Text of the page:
Some room-temperature takes on yesterday's not-quite-RCE vulnerabilities in OpenSSL 3.0, and on what there is to learn about safe cryptography engineering.

A recap

Yesterday OpenSSL published version 3.0.7, which was pre-announced to contain a fix for a CRITICAL vulnerability, the first one since 2016 and since Heartbleed before that. The vulnerability was downgraded to HIGH. You can read why on the OpenSSL blog.

The vulnerability is a stack write overflow in certificate verification. You can choose to overflow an unlimited number of . bytes, or four arbitrary bytes. The four-byte overflow is a little subtler, but the . is fairly straightforward.

There is a function, ossl_punycode_decode that decodes Punycode. Punycode is a way to encode Unicode as ASCII, used to represent Unicode strings in the ASCII-only world of DNS. ossl_punycode_decode takes an output buffer, and if the buffer runs out it keeps parsing and verifying the Punycode but discards the rest of the output.

I did not have the heart to figure out why it works like this. Maybe there's a good reason to do progressive parsing. Maybe it's an artifact of how C makes you do memory management or of OpenSSL's C style. Anyway.

You can see where this is going. Sometimes the "should we discard the output or add it to the buffer" check is faulty, and the function keeps appending to the buffer past its end.

This is the relevant snippet of code. The reading key is that result is both the eventual return value, and the thing that controls whether output gets added to outbuf. Once outbuf runs out result gets set to 0, but line 303 doesn't check result before adding a ..

The crasher PoC is simply a domain with a lot of Punycode labels, like xn--a.xn--a.xn--a.xn--a.xn--a.xn--a.xn--a.xn--a.xn--a.xn--a.xn--a.xn--a.xn--a.xn--a.xn--a.xn--a.xn--a.xn--a.xn--a.xn--a.xn--a.xn--a.xn--a.xn--a. All those .s end up on the stack even if the outbuf was smaller.

ossl_punycode_decode is finally used (only) in the process of enforcing an X.509 chain feature called Name Constraints on email addresses, which is how this is reachable from certificate verification.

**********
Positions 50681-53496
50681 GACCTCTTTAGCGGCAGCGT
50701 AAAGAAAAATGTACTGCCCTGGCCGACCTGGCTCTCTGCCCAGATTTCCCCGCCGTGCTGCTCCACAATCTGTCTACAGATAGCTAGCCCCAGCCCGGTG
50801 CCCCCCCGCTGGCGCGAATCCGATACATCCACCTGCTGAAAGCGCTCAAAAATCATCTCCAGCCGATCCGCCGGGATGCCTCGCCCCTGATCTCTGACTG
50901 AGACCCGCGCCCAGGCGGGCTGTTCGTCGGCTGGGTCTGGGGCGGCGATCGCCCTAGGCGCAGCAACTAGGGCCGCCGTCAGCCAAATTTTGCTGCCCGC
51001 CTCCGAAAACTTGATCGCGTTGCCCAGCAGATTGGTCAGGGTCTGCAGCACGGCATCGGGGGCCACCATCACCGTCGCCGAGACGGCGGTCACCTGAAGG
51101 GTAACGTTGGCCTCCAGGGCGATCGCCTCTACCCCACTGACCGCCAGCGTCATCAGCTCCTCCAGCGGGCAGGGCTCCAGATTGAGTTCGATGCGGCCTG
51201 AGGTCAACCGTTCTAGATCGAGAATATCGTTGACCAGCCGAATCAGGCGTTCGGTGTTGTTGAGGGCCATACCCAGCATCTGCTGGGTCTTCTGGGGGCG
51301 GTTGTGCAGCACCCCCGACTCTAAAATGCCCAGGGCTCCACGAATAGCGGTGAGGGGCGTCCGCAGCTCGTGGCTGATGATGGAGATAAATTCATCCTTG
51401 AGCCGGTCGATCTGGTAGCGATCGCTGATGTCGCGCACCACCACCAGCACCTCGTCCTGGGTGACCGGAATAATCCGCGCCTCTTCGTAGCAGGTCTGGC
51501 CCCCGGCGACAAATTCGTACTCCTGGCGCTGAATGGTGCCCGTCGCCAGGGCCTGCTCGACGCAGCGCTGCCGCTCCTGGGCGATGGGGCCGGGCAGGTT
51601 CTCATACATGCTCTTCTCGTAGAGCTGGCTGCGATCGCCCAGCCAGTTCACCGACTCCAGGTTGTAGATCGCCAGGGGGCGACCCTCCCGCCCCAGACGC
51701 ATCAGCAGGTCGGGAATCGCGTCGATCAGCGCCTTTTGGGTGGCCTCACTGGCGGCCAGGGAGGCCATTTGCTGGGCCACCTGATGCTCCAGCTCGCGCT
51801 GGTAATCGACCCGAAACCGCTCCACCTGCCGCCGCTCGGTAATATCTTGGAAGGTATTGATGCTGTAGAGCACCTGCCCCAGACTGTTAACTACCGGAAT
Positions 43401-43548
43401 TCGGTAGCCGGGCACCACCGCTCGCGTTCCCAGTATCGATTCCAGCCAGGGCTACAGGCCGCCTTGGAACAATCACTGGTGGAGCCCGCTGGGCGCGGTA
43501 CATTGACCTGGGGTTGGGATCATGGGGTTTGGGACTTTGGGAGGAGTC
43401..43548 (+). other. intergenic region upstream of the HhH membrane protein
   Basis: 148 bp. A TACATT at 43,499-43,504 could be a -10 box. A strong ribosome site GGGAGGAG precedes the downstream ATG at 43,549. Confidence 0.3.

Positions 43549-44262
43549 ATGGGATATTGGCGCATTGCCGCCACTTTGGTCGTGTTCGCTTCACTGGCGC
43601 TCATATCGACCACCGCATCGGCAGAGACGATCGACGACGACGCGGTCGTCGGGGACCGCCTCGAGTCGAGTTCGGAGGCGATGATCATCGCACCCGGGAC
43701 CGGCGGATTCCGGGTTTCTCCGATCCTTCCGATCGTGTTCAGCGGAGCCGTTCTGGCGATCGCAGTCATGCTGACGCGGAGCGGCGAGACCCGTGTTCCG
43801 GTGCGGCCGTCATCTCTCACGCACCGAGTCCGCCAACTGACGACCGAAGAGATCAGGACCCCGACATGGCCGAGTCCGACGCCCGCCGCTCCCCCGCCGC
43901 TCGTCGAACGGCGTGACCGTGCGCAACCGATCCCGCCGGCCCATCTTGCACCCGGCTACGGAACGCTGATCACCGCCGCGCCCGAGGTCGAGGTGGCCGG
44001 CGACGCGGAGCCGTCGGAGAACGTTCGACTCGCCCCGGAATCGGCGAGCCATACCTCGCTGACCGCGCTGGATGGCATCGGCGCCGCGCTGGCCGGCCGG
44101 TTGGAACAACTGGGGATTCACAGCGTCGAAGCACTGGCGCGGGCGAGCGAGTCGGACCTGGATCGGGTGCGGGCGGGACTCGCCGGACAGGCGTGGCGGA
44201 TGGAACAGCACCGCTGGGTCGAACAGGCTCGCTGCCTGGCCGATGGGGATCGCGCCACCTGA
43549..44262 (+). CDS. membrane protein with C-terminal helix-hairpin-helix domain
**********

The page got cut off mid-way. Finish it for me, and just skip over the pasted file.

Colm has a nice writeup and a PoC repo. I live-streamed some analysis and played with Colm's PoC to confirm our understanding of the vulnerability. You can watch the recording.

On severity

This was initially announced as a CRITICAL, and then downgraded to HIGH. Honestly, I think might even be a MEDIUM, because of where you need to put these strings to reach the parser.

  1. The vulnerability is in certificate verification, so most TLS servers are not affected right off the bat. Only servers that accept client certificates do certificate verification.

  2. Name Constraints are only checked after a chain has been built to a trust anchor. The code is not part of certificate parsing itself. This is very good. The malicious certificates need to be part of a chain ultimately signed by a trusted root, and most environments trust their roots.

    • I'm told Basic Constraints are checked before this, too, so you can't pull off a trick where you get a certificate from Let's Encrypt for and then pretend it's an intermediate root and use it to sign a malicious certificate.
  3. IMHO most importantly, the malicious string must be in the intermediate root, not in the leaf. It's conceivable that there might be systems out there that issue untrusted parties leaf certificates for arbitrary email addresses, but I can't see an attacker getting their hands on an intermediate root with a custom Name Constraint that chains to a trusted root.